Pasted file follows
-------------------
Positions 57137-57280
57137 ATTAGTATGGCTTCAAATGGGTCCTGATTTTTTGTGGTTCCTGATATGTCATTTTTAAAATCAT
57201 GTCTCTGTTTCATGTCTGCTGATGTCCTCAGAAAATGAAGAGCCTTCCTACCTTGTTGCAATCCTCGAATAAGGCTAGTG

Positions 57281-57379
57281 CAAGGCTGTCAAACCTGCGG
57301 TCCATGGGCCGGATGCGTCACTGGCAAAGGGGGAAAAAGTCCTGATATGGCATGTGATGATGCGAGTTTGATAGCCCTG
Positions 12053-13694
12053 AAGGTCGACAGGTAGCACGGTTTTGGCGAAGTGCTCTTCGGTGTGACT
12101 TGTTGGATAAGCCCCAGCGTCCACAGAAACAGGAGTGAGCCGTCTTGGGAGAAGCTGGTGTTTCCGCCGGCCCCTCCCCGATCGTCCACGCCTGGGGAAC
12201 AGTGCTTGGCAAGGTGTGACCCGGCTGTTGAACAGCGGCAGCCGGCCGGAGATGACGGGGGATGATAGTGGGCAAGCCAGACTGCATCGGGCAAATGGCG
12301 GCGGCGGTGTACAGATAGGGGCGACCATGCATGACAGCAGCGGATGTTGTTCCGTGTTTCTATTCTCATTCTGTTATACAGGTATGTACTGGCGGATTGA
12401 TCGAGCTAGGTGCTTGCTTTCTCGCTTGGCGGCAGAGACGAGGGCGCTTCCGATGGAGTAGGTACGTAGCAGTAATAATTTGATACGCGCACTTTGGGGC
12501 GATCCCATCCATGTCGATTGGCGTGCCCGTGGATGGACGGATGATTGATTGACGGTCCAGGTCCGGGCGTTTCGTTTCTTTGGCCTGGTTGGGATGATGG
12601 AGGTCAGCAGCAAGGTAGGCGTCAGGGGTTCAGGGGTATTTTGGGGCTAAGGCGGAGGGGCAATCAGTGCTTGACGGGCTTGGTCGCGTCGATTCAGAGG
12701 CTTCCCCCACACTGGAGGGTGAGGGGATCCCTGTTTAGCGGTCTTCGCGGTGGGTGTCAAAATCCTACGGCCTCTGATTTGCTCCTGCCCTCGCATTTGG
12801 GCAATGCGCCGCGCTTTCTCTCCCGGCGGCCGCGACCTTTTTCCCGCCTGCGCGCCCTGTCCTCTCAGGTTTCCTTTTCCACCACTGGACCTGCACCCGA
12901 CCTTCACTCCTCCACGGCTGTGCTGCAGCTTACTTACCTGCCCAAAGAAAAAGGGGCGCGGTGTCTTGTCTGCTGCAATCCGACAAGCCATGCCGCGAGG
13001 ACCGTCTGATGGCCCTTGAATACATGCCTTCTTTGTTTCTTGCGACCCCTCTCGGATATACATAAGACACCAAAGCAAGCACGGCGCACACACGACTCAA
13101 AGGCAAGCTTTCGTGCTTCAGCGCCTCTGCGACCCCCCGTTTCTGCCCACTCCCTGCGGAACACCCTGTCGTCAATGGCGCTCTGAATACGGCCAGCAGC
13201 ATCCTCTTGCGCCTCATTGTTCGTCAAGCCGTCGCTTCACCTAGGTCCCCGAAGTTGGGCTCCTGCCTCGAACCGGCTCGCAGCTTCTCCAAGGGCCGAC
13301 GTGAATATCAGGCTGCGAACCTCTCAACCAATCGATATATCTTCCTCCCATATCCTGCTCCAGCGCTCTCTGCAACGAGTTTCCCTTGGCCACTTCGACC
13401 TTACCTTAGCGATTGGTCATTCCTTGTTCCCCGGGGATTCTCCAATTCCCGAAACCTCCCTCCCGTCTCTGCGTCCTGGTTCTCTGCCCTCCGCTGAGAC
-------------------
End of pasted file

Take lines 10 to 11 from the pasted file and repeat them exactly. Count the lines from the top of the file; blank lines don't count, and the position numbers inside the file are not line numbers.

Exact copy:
12201 AGTGCTTGGCAAGGTGTGACCCGGCTGTTGAACAGCGGCAGCCGGCCGGAGATGACGGGGGATGATAGTGGGCAAGCCAGACTGCATCGGGCAAATGGCG
12301 GCGGCGGTGTACAGATAGGGGCGACCATGCATGACAGCAGCGGATGTTGTTCCGTGTTTCTATTCTCATTCTGTTATACAGGTATGTACTGGCGGATTGA